The fact that Iceland is an island State with only one major point of entry from abroad, has a very small population and undertook measures of social distancing and a comprehensive testing strategy all led to low infection and fatality rates.
At the beginning of March 2020, the first cases of Covid-19 were reported in Poland. A significant number of measures to prevent and combat Covid-19 were introduced in different policy areas including education. The provision of education was changed, and new forms of teaching and learning were introduced.
On 18 March, the President of the Republic signed a Decree declaring a state of emergency, lasting 15 days; it was renewed twice and ended on 3 May. Considering the need to reduce the risk of contagion and implement measures to prevent and combat the Covid-19 epidemic, this legislative act partially suspended the exercise of certain rights, including the right to move around the national territory.
In 2019 more than 34% of adults participated in lifelong learning in Sweden, making it the highest rate in the European Union. A government bill on municipal adult education was adopted by the Parliament on the 3 June 2020 aiming to strengthen competence provision, accelerate the integration of immigrants and facilitate re- and upskilling of adults.
Almost a quarter of young people who enrol in a VET program have already completed general upper secondary education (23% in 2018). Of learners who enrolled in a VET programme in 2018, 39% had already started another kind of education programme (Statistics Denmark 2019).
Due to an amendment to the Vocational Training Act (BAG), since 1 May 2020 it has also been possible to complete apprenticeship training on a part-time basis. The aim is to make access to apprenticeship training easier for people for whom full-time training was previously difficult due to care obligations or health restrictions.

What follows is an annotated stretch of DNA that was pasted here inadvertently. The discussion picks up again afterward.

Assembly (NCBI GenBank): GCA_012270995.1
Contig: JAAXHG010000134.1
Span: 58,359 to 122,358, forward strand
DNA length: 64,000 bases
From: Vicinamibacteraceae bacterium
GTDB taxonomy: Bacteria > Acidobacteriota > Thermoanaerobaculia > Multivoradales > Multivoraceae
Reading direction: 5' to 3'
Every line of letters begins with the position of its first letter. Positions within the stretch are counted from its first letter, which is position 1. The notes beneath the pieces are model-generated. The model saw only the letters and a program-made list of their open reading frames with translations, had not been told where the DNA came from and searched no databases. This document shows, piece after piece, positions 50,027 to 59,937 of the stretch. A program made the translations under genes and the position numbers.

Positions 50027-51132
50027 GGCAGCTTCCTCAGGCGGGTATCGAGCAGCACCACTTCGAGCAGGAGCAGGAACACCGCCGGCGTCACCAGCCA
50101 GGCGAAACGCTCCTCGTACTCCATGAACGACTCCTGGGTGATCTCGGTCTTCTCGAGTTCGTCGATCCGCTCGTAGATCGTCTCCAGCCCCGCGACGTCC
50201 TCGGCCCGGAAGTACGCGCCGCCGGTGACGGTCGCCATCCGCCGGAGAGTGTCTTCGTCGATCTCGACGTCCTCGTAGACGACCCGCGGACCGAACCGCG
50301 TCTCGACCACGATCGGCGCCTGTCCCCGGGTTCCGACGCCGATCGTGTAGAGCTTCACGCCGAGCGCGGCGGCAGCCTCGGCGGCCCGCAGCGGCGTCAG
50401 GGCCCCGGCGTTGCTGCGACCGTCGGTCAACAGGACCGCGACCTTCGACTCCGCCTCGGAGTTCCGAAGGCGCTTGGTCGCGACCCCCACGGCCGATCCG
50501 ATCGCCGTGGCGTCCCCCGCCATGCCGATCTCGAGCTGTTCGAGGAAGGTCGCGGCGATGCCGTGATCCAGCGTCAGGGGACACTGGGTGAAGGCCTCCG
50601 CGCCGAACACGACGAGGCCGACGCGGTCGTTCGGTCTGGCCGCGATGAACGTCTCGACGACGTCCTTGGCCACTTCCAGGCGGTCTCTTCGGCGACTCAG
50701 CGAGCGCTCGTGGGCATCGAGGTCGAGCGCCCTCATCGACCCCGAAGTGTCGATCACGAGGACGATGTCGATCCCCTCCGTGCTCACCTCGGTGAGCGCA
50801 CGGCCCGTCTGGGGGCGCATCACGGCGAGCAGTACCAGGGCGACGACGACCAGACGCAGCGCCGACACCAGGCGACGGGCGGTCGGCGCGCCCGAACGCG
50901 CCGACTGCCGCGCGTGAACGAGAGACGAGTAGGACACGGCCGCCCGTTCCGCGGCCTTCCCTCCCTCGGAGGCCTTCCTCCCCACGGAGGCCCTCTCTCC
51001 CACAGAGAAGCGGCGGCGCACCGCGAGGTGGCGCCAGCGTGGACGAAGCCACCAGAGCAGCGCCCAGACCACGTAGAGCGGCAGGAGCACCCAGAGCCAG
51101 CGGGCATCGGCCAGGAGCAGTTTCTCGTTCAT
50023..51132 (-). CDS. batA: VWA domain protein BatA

School closures and short-time work in companies as part of the measures to combat the corona pandemic also affect vocational education and training (VET). Even though schools have been gradually reopening since the beginning of May 2020 and apprenticeship-leave examinations are taking place again, the coming summer and autumn have further challenges in store.
Earlier this year, Slovakia’s Ministry of Labour, Social Affairs and Family, along with various partners, launched a new website, offering detailed data tracking of secondary and tertiary graduates.
The national qualifications framework (NQF) has not only led to more transparency in the qualifications landscape, but has also triggered several discussions on education policy in Austria. One of them concerns higher vocational education and training (HVET), which is to be made more visible by creating a separate education segment.
The qualification initiative Digital change Q 4.0 (Digitaler Wandel Q 4.0) aims to support and qualify teachers and trainers. It focuses on the development of specific qualification programmes primarily for in-company trainers, but also for VET school teachers and experts involved in apprenticeship examination.